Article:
The Globe and Mail, which is not exactly an enemy of the Trudeau regime, asks, in an editorial: “Ever wondered what a conflict of interest looks like?” The Globe answers its own question by saying that if one is looking for an answer they need only “Consider the Trudeau government’s decision to award a large contract to WE Charity. WE withdrew from the deal last Friday, but federal conflict-of-interest commissioner Mario Dion will be looking into it nonetheless … [and the Good Grey Globe‘s editorial board opines] … He should, because Ottawa’s handling of this arrangement has been troubling from the day it was announced … [because] … For starters, the contract was untendered. Even small government procurement jobs are put out for competitive bids; this was a deal to oversee and administer a $912-million program. Why no competition? … [and] … Then there is the fact that Prime Minister Justin Trudeau, his mother, Margaret Trudeau, his brother Alexandre and his wife, Sophie Grégoire Trudeau, have a long relationship with WE Charity and its founders, Craig and Marc Kielburger … [and] … Over the years, all have appeared on WE stages in front of massive, WE-provided audiences – events that are a cross between political rallies and pop concerts.“
In short, this is what conflict of interest looks like:
Conflict of interest is the Kielburgers using their registered charity, which gets considerable tax breaks, to campaign, actively, for Justin Trudeau’s election and then receiving tens of millions of our tax dollars in return, as a quid pro quo. It is the Laurentian Elites not even trying to be subtle anymore … just rolling in their entitlements.
The Globe and Mail explains that the notion of volunteerism is all but lost in this. Everyone, including the so-called volunteers, gets paid. It is, mainly, a way to hand out money and then remind recipients that Justin Trudeau is behind it so please remember that when an election is called. The Globe‘s editorial board concludes that “The whole thing raises questions about the Trudeau government from start to finish – questions that aren’t put to rest just because WE Charity is no longer administering the program and has said any government funds it has received will be returned.“
The editorial board also says that “The Trudeau government initially said that WE was the only body in Canada capable of running the program and that’s why it was chosen … [but] … In the end, the program will continue, but it will be managed by the federal bureaucracy, which must now somehow muster the competence that Mr. Trudeau once insisted could only be found in a private organization that has given him a valuable platform throughout his political career … [and that, they say, is] … what a conflict of interest looks like.“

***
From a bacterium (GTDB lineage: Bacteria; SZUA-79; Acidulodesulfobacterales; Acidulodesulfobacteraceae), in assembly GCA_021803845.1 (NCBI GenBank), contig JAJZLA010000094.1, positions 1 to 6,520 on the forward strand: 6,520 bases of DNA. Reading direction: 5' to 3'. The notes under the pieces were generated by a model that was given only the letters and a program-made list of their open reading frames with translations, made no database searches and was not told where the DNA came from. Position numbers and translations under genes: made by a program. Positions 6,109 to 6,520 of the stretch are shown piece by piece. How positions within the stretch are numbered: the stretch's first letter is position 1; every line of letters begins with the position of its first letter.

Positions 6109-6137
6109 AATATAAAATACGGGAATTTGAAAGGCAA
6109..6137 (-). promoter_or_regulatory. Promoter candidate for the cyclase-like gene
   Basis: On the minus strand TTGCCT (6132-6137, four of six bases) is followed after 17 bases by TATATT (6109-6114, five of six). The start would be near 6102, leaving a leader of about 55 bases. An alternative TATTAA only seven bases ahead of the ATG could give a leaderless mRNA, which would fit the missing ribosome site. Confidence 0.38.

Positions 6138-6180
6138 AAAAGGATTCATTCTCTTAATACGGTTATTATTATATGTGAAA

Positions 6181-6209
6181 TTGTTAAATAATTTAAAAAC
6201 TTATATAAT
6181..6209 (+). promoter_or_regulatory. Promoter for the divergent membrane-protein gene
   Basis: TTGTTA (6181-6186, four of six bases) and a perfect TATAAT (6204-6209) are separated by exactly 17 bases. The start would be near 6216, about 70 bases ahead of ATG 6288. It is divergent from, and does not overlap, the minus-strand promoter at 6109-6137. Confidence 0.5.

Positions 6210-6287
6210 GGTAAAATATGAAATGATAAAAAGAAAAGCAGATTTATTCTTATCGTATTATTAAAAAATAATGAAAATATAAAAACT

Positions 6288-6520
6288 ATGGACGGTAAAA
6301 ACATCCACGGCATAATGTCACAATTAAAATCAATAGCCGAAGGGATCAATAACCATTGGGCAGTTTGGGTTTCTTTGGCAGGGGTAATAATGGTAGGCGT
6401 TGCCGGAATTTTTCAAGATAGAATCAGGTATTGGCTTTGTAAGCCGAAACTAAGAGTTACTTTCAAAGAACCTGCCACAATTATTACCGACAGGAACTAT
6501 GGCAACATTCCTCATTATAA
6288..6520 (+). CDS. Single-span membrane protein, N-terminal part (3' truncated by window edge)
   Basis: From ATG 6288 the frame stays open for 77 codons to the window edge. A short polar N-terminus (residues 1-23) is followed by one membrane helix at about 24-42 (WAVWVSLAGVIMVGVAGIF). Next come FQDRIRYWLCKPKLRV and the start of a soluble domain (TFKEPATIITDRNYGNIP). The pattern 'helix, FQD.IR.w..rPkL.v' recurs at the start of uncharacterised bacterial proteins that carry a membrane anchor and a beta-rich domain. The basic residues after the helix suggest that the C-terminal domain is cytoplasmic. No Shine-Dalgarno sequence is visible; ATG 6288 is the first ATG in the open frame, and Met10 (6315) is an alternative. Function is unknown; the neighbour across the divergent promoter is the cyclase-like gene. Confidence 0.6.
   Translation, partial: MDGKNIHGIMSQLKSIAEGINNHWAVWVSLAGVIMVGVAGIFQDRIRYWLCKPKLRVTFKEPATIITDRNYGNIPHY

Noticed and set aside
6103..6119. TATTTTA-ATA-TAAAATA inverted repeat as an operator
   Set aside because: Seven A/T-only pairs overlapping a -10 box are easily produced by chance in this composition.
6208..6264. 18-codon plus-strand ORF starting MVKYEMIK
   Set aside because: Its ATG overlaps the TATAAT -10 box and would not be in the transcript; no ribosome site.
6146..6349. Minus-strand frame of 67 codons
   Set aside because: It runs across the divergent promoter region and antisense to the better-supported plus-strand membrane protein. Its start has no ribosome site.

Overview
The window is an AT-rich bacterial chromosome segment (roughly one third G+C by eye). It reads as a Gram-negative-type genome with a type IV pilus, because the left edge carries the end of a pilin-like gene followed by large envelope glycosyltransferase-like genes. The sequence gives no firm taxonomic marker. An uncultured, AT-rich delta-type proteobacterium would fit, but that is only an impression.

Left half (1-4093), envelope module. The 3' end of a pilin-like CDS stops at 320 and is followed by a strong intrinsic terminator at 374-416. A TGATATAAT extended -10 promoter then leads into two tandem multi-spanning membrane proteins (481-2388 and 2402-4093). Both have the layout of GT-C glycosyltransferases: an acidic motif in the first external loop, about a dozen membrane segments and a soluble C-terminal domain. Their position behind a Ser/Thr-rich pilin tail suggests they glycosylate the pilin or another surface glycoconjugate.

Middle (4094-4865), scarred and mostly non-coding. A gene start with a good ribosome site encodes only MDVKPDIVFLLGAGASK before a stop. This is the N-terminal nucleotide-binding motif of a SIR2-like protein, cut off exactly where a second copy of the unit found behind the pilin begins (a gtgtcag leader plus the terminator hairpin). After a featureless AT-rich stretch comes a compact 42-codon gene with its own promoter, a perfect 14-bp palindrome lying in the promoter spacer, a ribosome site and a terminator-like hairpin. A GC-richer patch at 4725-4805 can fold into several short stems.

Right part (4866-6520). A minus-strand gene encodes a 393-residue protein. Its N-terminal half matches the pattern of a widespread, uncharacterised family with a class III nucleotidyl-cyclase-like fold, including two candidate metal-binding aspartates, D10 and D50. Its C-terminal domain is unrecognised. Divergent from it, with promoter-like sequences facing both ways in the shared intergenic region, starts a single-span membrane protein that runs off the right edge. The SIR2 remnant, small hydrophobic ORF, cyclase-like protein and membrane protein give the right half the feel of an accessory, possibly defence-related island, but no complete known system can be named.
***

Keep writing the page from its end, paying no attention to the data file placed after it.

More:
The conflict of interest seems quite clear to me. What also seems clear is that the Kielburgher’s charity needs to lose its charitable status, for tax purposes, and it and the Liberal Party of Canada both need to face charges, brought by Elections Canada, for making and accepting illegal campaign contributions.
Remember Dean DelMastro? He was guilty of making illegal campaign contributions with his own money. A court decided that after a fair trial and an appeal court upheld the verdict. He did wrong. He was punished for that. But he complained of unequal treatment. It looks like he may have been right. I’m not suggesting that Mr DelMastro was improperly charged, tried and convicted … but I am suggesting that those handcuffs would look good on Justin Trudeau, Gerald Butts, Katie Telford and the Kielburger brothers, too.
The Liberal Party of Canada needs a thorough cleaning, an Augean Stables type of task, I think. Maybe, if honest, responsible Liberals ~ and there are many, most of the several hundred thousand registered Liberals are good, honest people ~ can come together and do the right thing Canada can avoid the sight of its political leaders in the dock.
There are many good choices to lead the Party in opposition …
… which is what it will need, for a decade, while it restores itself to what Canada both needs and deserves.
If the Liberal Pary chooses Celina Caesar-Chavannes, Andrew Leslie, or Dr Jane Philpott to lead it then it will, very clearly, tell Canadians that it has learned from the Trudeau experience and that it puts ethics first ~ all three resigned or were expelled from caucus or refused to run again for “ethical” reasons. Those are the reasons that the Liberals need to change.